Good sleep hygiene is necessary to improve poor sleep quality. It is usually achieved through a set sleep schedule and other important sleeping habits. A good sleep schedule means that you sleep and wake up at the same times every day throughout the week. While this means a goodbye to sleeping and waking up late during the weekends, it resets the body to reach its optimal condition. The consistent sleeping schedule helps to maintain the body’s circadian rhythm or internal clock, more quickly. This allows the body to adjust better and can still get a good amount of seven to nine hours of sleep per night, even if you struggle with sleep apnea.

2. Commit to a regular exercise routine and diet changes

The main causes of sleep apnea are usually related to weight gain, unhealthy diet or simply an unfit body. Regular exercise is a good start to lose weight and possibly improve sleep quality. 

Any type of exercise can help you sleep better, whether it is weight training, aerobic activities, or even simple cardio. Some kinds of exercises include running, riding a stationary bike, doing yoga, or even doing strength training at least two to seven days a week. The duration of the workout doesn’t have to be too long, as an average of 20 minutes of moderate aerobic activity has been shown to be enough to help improve your sleep quality!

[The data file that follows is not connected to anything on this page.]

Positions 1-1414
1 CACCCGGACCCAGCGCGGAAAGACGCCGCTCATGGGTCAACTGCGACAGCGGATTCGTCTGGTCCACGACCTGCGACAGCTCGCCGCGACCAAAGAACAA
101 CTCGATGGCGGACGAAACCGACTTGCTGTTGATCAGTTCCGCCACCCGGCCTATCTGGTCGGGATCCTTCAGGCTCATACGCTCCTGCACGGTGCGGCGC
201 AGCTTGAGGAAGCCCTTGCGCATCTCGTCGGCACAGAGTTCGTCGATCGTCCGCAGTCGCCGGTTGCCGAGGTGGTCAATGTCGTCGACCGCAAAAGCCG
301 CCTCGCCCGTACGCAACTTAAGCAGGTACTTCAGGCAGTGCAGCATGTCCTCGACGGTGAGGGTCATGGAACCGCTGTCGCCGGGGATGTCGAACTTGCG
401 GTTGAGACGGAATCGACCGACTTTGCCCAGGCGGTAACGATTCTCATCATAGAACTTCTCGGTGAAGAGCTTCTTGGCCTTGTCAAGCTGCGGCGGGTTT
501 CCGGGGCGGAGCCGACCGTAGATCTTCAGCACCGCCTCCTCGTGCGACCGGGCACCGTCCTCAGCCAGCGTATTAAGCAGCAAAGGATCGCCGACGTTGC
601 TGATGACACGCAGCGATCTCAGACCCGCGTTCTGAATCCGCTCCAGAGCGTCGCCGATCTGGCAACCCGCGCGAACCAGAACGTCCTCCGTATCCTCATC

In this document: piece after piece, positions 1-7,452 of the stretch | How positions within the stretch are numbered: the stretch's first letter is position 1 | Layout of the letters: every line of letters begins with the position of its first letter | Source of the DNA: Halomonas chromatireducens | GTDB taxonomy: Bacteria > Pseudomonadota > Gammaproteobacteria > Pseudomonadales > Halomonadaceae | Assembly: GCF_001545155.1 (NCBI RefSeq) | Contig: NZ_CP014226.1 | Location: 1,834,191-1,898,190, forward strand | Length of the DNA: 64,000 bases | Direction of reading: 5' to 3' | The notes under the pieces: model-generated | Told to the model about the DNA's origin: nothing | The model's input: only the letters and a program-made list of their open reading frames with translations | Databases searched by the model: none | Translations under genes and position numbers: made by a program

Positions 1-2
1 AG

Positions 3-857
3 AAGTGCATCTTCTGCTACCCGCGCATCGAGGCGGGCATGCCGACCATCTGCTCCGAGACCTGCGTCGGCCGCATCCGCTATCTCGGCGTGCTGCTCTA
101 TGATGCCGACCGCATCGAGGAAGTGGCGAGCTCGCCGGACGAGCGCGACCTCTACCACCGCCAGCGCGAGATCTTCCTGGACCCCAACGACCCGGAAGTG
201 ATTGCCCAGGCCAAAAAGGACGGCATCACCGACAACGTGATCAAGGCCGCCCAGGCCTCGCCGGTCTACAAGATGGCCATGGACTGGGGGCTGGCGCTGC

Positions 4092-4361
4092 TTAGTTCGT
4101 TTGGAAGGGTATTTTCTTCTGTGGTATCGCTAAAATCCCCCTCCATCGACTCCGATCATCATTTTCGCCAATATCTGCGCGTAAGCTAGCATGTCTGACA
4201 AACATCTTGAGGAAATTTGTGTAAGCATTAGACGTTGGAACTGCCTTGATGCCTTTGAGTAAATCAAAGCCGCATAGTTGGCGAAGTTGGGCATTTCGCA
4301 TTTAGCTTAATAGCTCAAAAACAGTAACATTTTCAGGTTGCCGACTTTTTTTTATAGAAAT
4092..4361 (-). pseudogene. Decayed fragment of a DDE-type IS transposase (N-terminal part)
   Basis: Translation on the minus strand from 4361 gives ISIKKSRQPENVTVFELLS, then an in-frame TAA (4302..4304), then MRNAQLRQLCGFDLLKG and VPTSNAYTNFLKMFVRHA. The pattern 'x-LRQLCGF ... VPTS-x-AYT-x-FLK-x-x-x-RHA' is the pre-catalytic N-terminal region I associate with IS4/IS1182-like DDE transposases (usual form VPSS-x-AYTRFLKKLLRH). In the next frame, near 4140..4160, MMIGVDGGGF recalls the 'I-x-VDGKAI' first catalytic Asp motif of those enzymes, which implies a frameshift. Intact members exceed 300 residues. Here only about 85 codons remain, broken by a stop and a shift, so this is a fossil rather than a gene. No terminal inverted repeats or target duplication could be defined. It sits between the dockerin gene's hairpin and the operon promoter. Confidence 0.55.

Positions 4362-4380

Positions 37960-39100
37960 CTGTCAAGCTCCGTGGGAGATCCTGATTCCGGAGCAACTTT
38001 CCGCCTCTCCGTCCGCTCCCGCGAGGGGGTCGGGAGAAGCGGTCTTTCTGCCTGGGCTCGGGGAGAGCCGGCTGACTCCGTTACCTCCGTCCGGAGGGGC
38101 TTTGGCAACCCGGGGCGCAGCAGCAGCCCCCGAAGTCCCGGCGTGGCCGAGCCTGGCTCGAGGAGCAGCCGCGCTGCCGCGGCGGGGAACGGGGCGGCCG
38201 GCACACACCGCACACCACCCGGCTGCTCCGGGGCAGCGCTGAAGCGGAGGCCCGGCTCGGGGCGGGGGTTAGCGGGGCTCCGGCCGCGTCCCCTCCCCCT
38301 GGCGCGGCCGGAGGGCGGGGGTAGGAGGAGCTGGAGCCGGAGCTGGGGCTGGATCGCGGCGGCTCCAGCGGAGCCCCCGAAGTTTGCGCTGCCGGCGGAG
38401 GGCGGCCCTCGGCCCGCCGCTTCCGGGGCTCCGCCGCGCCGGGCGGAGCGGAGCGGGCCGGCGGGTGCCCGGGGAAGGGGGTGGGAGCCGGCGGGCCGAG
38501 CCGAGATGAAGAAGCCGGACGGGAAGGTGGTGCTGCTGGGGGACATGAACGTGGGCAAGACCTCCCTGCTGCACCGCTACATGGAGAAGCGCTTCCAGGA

3. Find the perfect way to use CPAP machine

After you are diagnosed with sleep apnea, your sleep doctor or physician will recommend you different types of treatment, and most likely involving a continuous positive airway pressure machine (CPAP). CPAP retains the patient’s airway track by passing a constant stream of positive pressure air through a mask. The constant and regulated air pressure enters the back of the throat and forces the throat muscles, which have become too relaxed during sleep, to open. CPAP treatment has so far proven to be the most effective treatment for sleep apnea patients. However, there are different settings that need to be customised for each patient, and everyone may respond differently to CPAP treatment.

For CPAP machines, there are many types of masks with different pressure settings to suit your needs. Finding the perfect CPAP setting takes a lot of trial and error, but your sleep doctor will guide you to find the best adjustment that you are comfortable with to reach a better sleep quality.